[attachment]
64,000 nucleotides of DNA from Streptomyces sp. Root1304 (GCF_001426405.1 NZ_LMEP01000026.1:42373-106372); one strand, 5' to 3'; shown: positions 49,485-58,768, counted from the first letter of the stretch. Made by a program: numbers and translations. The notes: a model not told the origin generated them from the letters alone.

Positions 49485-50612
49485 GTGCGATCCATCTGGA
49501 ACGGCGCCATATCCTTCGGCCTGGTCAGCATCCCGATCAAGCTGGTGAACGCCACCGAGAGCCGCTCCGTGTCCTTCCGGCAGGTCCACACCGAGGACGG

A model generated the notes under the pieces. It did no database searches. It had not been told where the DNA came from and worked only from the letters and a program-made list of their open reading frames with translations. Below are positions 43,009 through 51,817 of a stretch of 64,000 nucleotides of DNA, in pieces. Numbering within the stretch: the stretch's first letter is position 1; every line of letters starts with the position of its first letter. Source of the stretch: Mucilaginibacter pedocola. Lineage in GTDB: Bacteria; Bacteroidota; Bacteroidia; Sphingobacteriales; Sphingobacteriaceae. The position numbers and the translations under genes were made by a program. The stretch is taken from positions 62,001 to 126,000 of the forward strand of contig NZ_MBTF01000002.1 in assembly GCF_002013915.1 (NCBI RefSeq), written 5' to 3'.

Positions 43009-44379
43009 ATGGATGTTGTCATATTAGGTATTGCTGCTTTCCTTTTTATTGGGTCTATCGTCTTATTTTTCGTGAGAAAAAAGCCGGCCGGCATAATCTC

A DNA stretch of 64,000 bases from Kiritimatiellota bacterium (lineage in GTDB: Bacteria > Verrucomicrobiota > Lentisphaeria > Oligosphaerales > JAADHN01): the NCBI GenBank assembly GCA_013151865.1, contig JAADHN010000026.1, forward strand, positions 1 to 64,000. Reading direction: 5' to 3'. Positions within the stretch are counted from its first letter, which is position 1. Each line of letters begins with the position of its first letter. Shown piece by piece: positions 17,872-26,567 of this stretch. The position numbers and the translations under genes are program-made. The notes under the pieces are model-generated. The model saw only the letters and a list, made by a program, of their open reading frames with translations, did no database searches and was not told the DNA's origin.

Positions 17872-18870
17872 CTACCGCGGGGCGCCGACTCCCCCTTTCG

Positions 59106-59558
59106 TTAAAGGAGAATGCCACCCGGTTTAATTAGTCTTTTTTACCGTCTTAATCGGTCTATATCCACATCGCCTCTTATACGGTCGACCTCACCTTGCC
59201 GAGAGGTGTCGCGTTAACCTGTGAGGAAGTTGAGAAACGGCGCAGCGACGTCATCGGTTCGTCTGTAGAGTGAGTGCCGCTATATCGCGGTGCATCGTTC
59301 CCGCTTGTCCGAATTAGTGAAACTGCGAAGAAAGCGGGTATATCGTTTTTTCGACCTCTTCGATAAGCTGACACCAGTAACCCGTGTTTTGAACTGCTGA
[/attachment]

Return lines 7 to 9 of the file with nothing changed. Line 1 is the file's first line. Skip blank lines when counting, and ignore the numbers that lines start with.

43009 ATGGATGTTGTCATATTAGGTATTGCTGCTTTCCTTTTTATTGGGTCTATCGTCTTATTTTTCGTGAGAAAAAAGCCGGCCGGCATAATCTC

A DNA stretch of 64,000 bases from Kiritimatiellota bacterium (lineage in GTDB: Bacteria > Verrucomicrobiota > Lentisphaeria > Oligosphaerales > JAADHN01): the NCBI GenBank assembly GCA_013151865.1, contig JAADHN010000026.1, forward strand, positions 1 to 64,000. Reading direction: 5' to 3'. Positions within the stretch are counted from its first letter, which is position 1. Each line of letters begins with the position of its first letter. Shown piece by piece: positions 17,872-26,567 of this stretch. The position numbers and the translations under genes are program-made. The notes under the pieces are model-generated. The model saw only the letters and a list, made by a program, of their open reading frames with translations, did no database searches and was not told the DNA's origin.

Positions 17872-18870